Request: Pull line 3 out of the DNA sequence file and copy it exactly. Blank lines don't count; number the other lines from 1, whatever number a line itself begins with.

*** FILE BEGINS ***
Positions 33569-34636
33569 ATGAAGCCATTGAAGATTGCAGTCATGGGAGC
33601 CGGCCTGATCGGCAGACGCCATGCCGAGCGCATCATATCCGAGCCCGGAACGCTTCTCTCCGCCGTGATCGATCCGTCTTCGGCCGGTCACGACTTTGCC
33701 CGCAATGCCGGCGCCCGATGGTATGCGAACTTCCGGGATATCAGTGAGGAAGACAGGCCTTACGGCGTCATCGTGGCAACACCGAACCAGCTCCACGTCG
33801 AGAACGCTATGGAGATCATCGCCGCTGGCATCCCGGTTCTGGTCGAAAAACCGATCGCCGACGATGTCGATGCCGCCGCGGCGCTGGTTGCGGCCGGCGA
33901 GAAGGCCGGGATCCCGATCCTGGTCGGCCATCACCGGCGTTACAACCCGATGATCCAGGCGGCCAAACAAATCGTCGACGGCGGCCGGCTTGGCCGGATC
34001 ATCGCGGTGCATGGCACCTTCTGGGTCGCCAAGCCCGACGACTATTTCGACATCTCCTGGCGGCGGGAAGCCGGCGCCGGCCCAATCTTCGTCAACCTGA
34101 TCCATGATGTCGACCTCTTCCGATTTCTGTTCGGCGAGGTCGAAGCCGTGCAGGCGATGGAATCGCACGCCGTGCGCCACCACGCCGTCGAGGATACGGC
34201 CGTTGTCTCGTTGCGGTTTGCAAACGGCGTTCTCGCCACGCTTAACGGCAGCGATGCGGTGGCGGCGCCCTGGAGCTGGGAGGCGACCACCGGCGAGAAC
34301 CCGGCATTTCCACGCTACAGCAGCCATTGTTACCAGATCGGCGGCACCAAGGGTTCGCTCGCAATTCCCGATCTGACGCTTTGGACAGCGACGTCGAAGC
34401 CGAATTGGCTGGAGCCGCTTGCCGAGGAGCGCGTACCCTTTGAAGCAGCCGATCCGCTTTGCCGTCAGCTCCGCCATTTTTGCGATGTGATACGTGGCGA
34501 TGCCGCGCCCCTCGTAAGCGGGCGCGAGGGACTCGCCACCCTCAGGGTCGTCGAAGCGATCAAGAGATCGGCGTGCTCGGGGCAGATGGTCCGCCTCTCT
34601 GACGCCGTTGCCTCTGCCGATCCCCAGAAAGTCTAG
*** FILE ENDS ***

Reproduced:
33601 CGGCCTGATCGGCAGACGCCATGCCGAGCGCATCATATCCGAGCCCGGAACGCTTCTCTCCGCCGTGATCGATCCGTCTTCGGCCGGTCACGACTTTGCC